Friday, January 30, 2009

Wall Street Bonuses in 2008 – Disappointing or Shameful?

When I first heard that bonuses paid to Wall Street types dropped from around $33 billion in 2007 to only $18.4 billion, the Manhattan resident in me thought – “ouch, that’s going to hurt the already sagging aggregate demand around here”. Call me a Keynesian. The President had a different thought:

President Obama branded Wall Street bankers “shameful” on Thursday for giving themselves nearly $20 billion in bonuses as the economy was deteriorating and the government was spending billions to bail out some of the nation’s most prominent financial institutions. “There will be time for them to make profits, and there will be time for them to get bonuses”

OK – we don’t reward incompetence and we don’t give income assistance during hard times to the very wealthy. I’m with you Mr. President!

Update: Rudy Guiliani goes Keynesian on this story too:

Bonuses for Wall Street fat cats are easy political fodder in uncertain economic times, but former New York Mayor Rudy Giuliani said Friday cutting corporate bonuses means slashing jobs in the Big Apple. "If you somehow take that bonus out of the economy, it really will create unemployment," he said on CNN's "American Morning." "It means less spending in restaurants, less spending in department stores, so everything has an impact."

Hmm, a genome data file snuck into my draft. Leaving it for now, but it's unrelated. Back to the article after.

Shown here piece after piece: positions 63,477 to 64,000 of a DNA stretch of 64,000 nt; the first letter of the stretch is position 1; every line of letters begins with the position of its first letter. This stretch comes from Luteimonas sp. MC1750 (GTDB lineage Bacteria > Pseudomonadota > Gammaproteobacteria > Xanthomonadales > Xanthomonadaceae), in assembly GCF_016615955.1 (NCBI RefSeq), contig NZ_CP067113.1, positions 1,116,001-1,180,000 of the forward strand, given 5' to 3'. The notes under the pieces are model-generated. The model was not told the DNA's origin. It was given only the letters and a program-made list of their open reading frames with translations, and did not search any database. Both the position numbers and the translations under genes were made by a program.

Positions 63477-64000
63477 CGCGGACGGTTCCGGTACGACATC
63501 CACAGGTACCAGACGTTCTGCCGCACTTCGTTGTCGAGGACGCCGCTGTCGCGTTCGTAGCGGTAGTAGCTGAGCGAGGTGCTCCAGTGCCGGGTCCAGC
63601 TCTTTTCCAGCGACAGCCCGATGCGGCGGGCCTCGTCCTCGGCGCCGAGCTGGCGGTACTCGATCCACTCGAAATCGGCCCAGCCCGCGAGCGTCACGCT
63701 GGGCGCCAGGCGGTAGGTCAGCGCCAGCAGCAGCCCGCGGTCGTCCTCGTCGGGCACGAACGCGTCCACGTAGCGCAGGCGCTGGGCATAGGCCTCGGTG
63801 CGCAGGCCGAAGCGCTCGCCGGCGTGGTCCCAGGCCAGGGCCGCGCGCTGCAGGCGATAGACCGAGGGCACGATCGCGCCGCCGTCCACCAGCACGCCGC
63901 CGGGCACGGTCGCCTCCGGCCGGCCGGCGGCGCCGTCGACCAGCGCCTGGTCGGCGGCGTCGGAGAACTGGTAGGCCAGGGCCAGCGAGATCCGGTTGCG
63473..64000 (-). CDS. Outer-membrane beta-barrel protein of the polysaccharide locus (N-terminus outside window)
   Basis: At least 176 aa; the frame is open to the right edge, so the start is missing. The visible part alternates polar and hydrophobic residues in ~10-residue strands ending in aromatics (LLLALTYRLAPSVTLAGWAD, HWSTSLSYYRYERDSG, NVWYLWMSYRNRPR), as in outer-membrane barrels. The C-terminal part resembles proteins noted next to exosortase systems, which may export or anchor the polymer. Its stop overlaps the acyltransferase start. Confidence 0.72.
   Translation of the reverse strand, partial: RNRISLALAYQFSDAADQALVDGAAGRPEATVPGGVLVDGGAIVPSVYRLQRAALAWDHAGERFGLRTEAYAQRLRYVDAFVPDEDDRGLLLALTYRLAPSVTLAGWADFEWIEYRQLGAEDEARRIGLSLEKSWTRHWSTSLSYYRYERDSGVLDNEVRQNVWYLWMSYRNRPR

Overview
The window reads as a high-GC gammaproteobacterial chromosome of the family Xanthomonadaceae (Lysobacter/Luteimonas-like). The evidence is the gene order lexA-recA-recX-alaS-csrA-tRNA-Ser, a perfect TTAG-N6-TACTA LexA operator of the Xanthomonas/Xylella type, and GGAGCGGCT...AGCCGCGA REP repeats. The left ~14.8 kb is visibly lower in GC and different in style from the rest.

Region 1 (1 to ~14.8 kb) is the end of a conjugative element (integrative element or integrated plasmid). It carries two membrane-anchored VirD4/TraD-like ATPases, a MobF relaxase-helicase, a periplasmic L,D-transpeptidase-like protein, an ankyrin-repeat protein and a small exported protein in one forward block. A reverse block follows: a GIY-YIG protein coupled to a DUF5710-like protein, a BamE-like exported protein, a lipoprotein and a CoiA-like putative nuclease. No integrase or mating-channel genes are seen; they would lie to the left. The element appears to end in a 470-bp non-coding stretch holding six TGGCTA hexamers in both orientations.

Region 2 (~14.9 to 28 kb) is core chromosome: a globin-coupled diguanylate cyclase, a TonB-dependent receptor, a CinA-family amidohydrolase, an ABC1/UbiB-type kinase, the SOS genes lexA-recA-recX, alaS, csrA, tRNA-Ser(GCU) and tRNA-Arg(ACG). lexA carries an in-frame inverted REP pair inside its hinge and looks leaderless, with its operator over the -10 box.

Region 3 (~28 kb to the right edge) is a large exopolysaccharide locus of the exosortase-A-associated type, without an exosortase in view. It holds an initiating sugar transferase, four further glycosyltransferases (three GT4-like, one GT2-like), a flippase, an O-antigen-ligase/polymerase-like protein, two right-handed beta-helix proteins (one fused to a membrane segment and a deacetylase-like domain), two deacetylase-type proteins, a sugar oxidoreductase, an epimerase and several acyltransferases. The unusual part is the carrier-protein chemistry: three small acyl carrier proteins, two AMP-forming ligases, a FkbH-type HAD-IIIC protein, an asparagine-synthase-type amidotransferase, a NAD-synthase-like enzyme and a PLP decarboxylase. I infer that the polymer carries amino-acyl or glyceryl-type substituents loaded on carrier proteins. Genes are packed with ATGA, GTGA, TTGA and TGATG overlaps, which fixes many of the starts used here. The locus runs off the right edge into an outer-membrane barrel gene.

Memo to self – in the future, check out what Josh Marshall has to say before blogging on these types of issues:

As a resident of New York City, I think it's probably true that those dollars do do a decent amount for New York City economy, in the form of tax dollars and supporting local businesses -- though I would question its relative efficiency in stimulus terms. (And that's in large part because it's a lot of money in a fairly restricted geographic area.) But the government support that keeps these firms afloat doesn't just come from New York City, does it? This is the definition of trickle down -- give huge amounts of money to a small number of individuals, most of which will be socked away but a relatively small percentage of which will be spent on luxury goods. Amazing that this goof was once the GOP frontrunner for president.


Anonymous said...

Some appropriate words I'll grant, but what about some laws from Congress about how the funds can be used. Retroactive laws ...


Jack said...

Adding serious over sight to the "bail out" should have been the first thought in the process. This bonus business just proves the point. By the way, how does one earn a bonus in the absence of any profits? If there are profits, how does the business qualify for bail out funds?